Joel Anthony Nations, MD, MBA, is a Navy pulmonary and critical care physician stationed at Walter Reed National Military Medical Center. He is also a graduate of the Naval War College with a specialization in irregular warfare. Dr. Nations has assembled a team of experts to discuss the relationship between biological warfare and epidemics that mirror it in terms of their impact and treatment on Wednesday at 10:45 am in room 294 of the convention center. They will present Measles, Ebola and Anthrax Oh My! Are You and Your Hospital Ready? to discuss biological warfare alongside other emerging, preventable diseases.
Here, Dr. Nations shares four things you should know about the subject before attending the session:
1. Biological warfare would uniquely impact the work of chest physicians.
Several of the high-priority biological agents include organisms that can present as respiratory illness and/or critical illness, including anthrax, smallpox, tularemia, and the viral hemorrhagic fevers. Therefore, chest physicians would be involved in the initial diagnosis and eventual care of patients affected by biological warfare.
2. Preventive measures for biological warfare are currently a priority for the U.S. Department of Homeland Security.
Surveillance systems, such as the U.S. Department of Homeland Security’s Biowatch Program, are actively monitoring the United States for biologic agents in order to assist with the early detection and treatment of them. The Centers for Disease Control and Prevention’s Strategic National Stockpile is maintained for public health emergencies, including agents of biological warfare.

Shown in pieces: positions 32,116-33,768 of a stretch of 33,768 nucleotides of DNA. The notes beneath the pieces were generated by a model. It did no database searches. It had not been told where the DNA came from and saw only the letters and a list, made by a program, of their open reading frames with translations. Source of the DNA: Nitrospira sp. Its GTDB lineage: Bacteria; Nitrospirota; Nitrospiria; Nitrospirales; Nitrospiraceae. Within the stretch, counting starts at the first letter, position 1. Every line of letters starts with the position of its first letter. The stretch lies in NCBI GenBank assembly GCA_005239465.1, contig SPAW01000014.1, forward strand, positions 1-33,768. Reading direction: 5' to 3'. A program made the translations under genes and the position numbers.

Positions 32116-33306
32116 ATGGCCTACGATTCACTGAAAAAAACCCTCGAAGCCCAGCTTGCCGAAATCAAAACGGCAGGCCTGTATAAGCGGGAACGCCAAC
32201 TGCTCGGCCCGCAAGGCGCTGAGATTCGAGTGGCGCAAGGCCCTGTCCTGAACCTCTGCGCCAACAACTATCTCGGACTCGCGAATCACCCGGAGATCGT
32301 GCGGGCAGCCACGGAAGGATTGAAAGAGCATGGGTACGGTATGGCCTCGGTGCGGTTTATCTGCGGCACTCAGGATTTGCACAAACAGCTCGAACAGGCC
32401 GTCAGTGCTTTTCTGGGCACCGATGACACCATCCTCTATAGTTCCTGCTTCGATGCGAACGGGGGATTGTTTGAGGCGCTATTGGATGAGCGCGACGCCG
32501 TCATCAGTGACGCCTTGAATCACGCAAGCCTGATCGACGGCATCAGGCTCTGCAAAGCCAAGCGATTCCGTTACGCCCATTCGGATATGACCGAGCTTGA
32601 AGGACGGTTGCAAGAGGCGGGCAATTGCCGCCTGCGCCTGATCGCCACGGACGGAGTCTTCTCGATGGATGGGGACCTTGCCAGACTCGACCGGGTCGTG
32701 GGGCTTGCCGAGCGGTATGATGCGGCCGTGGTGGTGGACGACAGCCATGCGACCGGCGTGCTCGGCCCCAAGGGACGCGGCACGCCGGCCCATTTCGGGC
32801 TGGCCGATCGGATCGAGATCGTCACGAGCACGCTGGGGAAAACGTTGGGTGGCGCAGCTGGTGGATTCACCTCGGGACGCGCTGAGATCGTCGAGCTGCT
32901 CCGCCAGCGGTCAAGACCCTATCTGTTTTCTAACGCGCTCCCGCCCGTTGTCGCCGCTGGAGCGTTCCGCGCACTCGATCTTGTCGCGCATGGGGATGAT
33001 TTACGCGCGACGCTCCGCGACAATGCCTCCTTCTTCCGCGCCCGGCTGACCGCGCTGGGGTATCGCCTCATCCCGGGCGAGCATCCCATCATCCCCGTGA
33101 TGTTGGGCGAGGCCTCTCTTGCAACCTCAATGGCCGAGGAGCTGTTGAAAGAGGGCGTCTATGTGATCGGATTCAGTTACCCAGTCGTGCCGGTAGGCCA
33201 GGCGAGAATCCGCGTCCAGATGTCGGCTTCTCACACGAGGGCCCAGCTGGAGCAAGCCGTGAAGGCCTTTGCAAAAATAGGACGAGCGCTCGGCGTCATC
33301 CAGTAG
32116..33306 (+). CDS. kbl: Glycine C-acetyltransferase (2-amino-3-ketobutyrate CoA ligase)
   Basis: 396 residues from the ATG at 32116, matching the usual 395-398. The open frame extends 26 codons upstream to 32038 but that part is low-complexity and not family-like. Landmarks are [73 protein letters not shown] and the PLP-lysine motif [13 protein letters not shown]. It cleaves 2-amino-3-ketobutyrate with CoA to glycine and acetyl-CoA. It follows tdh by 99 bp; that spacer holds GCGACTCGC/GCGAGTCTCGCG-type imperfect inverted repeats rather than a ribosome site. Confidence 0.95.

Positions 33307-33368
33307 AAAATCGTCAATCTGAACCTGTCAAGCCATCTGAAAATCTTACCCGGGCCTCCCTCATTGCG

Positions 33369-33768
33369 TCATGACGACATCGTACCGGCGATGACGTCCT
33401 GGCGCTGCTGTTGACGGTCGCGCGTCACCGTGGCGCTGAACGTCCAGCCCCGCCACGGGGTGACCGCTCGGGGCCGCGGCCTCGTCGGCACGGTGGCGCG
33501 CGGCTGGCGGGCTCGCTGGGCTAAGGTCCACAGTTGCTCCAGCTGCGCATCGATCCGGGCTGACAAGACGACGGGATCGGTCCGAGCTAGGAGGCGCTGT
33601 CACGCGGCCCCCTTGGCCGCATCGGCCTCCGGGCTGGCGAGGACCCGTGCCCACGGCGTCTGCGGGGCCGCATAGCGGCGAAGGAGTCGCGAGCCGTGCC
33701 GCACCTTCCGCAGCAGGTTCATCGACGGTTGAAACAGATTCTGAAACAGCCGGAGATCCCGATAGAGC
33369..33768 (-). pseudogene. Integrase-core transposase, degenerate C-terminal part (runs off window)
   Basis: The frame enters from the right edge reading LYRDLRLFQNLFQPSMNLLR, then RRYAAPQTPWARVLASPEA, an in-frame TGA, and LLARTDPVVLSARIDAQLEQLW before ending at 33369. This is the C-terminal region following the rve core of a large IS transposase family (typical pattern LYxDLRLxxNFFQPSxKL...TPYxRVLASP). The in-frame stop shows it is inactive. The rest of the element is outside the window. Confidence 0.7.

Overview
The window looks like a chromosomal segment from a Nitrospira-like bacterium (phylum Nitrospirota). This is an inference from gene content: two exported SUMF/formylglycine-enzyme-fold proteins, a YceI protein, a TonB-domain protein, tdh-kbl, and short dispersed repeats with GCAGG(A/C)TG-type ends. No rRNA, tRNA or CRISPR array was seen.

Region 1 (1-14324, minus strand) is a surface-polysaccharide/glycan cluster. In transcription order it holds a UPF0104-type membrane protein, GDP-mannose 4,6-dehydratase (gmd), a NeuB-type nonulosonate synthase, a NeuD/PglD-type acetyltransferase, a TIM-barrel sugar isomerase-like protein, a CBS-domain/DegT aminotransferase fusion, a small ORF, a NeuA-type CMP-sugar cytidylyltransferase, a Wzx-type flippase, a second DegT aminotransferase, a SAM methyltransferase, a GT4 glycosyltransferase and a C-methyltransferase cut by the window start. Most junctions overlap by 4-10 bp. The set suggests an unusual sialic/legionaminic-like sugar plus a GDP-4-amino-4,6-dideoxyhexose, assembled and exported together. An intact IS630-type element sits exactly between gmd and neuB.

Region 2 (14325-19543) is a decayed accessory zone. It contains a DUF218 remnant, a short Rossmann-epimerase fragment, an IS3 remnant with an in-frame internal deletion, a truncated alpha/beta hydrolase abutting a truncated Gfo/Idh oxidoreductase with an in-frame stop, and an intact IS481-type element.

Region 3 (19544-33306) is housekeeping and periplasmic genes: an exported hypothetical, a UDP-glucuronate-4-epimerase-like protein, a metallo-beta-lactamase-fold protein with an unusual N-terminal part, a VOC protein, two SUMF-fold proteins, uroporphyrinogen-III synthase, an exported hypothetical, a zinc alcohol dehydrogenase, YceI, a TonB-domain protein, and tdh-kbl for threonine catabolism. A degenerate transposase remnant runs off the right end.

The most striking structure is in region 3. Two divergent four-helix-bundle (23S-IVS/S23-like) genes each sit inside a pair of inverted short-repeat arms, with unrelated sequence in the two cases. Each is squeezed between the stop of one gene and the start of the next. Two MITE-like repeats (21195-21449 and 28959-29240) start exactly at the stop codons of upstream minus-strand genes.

3. Outbreaks of diseases such as anthrax, tularemia, plague, or other potentially weaponizable agents may be natural or due to human action. However, our immediate actions taken to address these outbreaks would be similar regardless of cause or motive.
Historical lessons have been learned from intentional use of biological agents in the United States, including Salmonella in the 1980s and anthrax in 2001. Naturally occurring outbreaks of SARS and Ebola provide a framework to understand the risk of intentional use of biologic agents.
4. In the unlikely event of a biological agent outbreak, chest physicians should feel empowered to address it after participating in the session.
The session will ensure that attendees understand the current biowarfare threat, the surveillance and support systems that exist to address, the similarities and differences between naturally occurring disease outbreaks and intentional use of biologic agents, and the likely agents of biowarfare. Presentation, transmission, and treatment options will be shared and discussed during the hour.
All conference registrants are invited to participate.
“The session will ensure that attendees understand the current biowarfare threat, the surveillance and support systems that exist to address, the similarities and differences between naturally occurring disease outbreaks and intentional use of biologic agents, and the likely agents of biowarfare.”
Joel Anthony Nations, MD, MBA